Church of the First-Born-Ones

I am currently reading “Thoughts on the Whole Prophecy of Isaiah” by B.W Newton.  He can really get on some tangents.  On one particular tangent where he severely undermines the dispensational propaganda that was coming out of Plymouth Brethren, he touched on a theme that caught my attention.  The refutation of the separation of OT saints from the church is excellent, but it’s the use of the phrase “church of the first-born-ones” that really got me to thinking.

 

If the church is the assembly of those “first-born”, this would have serious implications on my theology of the future, I guess meaning my eschatology.  Of course this would point to Christ who is the first-born, but we will take His image as first-born ones.  Newton relates this to the Millennial Kingdom whereby others will be saved during that time.

 

The following is a lengthy quote from Notes on Chapter 6.  I have attempted to keep it in its original format as much as possible.  The only exception is where Greek and Hebrew are printed in the original since I don’t possess the ability to type those characters in.  In those cases the parentheses enclose a (…).  Italics and caps are his denoting emphasis.  Enjoy.

 

It has been frequently asserted, that in Scripture the Old Testament saints are nowhere called “the body of Christ”.  Now, even if this expression were not applied to them in Scripture, we can dispense with the expression if we can show that all the characteristics of the “one body” are declared to pertain to them in glory.  There is, however, a remarkable passage in Isaiah where they are called Christ’s “body”.  Jerusalem, as the corporate representative of Israel, is addressed, and it is said to her in words of future promise, “Thy dead shall live, my dead body they shall arise.  Awake and sing, ye that dwell in dust: for thy dew is as the dew of light, and the earth shall cast out the dead.”  In this passage the dead saints of Israel are called Christ’s mystical body – “my dead body”, and as such, they are to arise out of death, and to live.  See Isaiah 26. 19.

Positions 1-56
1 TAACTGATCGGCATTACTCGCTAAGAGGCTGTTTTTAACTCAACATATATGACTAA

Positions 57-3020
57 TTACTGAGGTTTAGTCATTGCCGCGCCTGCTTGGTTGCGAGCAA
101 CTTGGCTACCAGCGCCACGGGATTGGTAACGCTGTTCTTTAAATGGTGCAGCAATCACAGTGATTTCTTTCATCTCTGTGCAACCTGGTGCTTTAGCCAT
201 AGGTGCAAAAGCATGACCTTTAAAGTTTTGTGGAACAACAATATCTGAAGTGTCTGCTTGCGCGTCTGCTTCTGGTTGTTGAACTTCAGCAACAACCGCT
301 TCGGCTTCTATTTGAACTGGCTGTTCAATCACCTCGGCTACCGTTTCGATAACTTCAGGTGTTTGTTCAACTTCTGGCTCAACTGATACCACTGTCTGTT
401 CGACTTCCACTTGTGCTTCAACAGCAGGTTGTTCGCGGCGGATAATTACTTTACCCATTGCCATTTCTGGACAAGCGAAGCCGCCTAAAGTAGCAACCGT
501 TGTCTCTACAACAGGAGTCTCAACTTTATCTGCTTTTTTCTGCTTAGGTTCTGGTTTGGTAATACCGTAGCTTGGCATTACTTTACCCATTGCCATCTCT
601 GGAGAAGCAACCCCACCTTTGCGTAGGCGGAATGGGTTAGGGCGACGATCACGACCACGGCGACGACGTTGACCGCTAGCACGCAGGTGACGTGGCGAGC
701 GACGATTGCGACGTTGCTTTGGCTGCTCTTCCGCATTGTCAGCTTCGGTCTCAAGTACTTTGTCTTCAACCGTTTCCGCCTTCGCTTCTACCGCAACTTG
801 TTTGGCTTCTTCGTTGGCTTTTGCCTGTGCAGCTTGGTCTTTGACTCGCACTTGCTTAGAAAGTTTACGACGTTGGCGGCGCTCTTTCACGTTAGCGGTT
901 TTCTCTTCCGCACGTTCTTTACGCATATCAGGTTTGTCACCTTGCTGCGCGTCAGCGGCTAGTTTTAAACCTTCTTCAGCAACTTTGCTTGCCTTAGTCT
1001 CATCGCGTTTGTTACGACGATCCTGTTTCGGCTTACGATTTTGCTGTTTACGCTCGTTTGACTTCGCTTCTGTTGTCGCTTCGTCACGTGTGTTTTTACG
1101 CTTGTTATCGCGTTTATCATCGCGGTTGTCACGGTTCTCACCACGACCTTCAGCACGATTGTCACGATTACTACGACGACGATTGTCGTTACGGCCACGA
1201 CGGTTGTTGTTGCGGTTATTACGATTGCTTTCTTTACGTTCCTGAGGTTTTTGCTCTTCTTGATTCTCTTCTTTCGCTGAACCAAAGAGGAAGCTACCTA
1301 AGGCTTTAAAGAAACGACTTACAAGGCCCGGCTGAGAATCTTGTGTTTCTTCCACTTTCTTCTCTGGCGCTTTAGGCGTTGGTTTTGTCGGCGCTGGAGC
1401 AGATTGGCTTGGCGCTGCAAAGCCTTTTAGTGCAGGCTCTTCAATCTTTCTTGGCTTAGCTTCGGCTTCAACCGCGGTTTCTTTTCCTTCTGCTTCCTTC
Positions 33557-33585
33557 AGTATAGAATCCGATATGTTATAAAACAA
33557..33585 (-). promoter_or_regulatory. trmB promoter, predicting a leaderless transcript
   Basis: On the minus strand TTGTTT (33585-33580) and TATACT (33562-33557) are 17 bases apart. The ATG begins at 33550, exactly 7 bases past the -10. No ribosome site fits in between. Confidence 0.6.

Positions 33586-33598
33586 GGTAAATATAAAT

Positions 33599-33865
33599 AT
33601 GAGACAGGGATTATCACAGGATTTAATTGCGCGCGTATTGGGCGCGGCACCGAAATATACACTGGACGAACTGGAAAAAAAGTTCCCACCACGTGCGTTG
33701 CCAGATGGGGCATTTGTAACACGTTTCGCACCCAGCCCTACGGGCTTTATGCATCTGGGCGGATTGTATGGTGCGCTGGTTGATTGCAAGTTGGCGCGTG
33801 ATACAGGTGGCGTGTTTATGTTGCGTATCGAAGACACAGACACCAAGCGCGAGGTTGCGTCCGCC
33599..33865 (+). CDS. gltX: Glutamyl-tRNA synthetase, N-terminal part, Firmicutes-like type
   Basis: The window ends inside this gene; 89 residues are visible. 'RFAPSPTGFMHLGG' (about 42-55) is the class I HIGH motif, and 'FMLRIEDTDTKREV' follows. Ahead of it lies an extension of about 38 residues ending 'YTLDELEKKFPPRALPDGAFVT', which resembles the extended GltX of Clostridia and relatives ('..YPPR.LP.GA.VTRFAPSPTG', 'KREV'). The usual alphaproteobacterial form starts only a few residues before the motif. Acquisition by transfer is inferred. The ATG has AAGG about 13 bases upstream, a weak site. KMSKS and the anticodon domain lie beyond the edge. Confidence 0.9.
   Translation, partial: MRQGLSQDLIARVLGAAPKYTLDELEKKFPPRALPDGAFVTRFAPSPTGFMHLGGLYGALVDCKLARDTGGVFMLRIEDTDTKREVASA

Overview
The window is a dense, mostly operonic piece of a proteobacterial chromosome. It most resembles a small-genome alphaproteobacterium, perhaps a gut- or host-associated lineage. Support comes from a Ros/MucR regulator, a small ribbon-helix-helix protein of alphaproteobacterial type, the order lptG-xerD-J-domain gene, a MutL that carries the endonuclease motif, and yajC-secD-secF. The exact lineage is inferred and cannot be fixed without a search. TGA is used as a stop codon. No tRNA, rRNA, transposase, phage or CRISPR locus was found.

Again, is Abraham, to whom circumcision was given as the seal of the covenant of promise (for circumcision was not of Moses, but of the fathers, John 7. 22) – is Abraham to have primarily “the sign and the seal” of that Covenant of blessing, and yet to be excluded from all that that sign denotes – from all that that seal pledges?  Circumcision denotes separation from the flesh.  It denotes severance from all that naturally characterizes us as children of “the first man, who was earthy”, and indicates the attainment of a new and unearthly condition of being, such as is seen in “the Second Man” – “the Last Adam” glorified.  The bestowment of unearthly glory in a new creation was that which God pledged to Abraham when He gave to him the sign of circumcision.  He thereby covenanted that He would finally, by the operation of His own faithful grace, bring Abraham, and all who had been or should be of the faith of Abraham, into that newcreation-glory into which flesh and blood cannot enter, where there is nothing according to the flesh, but where all is according to the Spirit; in other words, where all is according to Christ glorified.  Christ by His death and resurrection hath secured this for all those of whom He is the Representative and Head.  He has borne them through judicial death into the glory of the new creation.  “He is the head of the body, the Church: who is the beginning, the first-born from the dead; that in all things he might have the pre-eminence.  For it pleased the Father that in him should all fullness dwell…. for in him dwelleth all the fullness of the Godhead bodily.  And ye are filled to the full (…) in him who is the head of all principality and power: IN WHOM ALSO YE ARE CIRCUMCISED with the circumcision made without hands, in putting off the body of the sins of the flesh by the circumcision of Christ [i.e. by a circumcision received by means of Christ].  Buried with him in baptism, wherein also ye are risen with him through faith in the operation of God, who hath raised him from the dead.  And you, being dead in your sins and the uncircumcision of your flesh, hath he quickened together with him, having forgiven you all trespasses.”  Col. 1. 18 and 2. 9-13.  Let any one ponder these words and say whether all the anti-typically circumcised (and not to be anti-typically circumcised is to be left in the 7uncircumcision of our flesh and to perish) whether all the anti-typically circumcised are not by this passage declared to be in Him in whom as “Head of the body the Church” (for it is in this character that He is spoken of throughout the passage) it hath pleased the Father that all fullness should dwell in order that they (the anti-typically circumcised) might “in Him be filled to the full”.  Unless then we say that Abraham was not anti-typically circumcised – unless we can show that he was left among the uncircumcised to perish, we must admit that he, and all others who are of faith, are “in”, and “filled to the full in Him who is the Head of the body the Church”.  Can we say of such, that they are not in “the body the Church”?